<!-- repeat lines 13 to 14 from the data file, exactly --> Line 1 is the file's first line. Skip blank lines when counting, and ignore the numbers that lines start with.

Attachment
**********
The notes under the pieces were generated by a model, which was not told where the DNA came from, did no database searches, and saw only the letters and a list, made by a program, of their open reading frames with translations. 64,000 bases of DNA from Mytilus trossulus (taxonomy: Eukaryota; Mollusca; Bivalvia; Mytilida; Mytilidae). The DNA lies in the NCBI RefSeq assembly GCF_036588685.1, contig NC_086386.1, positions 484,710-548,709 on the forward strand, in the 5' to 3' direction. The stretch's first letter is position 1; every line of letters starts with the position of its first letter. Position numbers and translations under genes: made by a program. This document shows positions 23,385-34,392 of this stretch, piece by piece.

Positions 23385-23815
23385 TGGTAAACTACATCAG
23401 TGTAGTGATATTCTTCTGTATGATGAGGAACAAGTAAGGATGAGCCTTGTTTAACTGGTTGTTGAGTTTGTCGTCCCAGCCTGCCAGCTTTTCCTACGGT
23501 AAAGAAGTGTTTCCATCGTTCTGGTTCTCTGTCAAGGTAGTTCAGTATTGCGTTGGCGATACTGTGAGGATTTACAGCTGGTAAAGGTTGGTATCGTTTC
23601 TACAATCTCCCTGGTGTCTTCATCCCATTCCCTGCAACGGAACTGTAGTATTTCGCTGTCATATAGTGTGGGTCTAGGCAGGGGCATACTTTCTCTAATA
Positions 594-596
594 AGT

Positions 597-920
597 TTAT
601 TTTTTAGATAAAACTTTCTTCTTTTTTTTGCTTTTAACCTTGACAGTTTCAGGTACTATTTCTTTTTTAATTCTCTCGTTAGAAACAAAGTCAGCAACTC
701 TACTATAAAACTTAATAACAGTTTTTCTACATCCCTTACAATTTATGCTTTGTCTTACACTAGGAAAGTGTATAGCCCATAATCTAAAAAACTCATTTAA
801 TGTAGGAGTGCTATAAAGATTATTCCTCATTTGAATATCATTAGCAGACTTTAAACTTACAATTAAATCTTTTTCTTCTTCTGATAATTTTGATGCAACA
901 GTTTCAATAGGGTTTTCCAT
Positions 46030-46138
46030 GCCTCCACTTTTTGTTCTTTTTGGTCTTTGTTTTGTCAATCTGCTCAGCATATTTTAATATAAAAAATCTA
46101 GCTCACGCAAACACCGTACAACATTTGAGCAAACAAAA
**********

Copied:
801 TGTAGGAGTGCTATAAAGATTATTCCTCATTTGAATATCATTAGCAGACTTTAAACTTACAATTAAATCTTTTTCTTCTTCTGATAATTTTGATGCAACA
901 GTTTCAATAGGGTTTTCCAT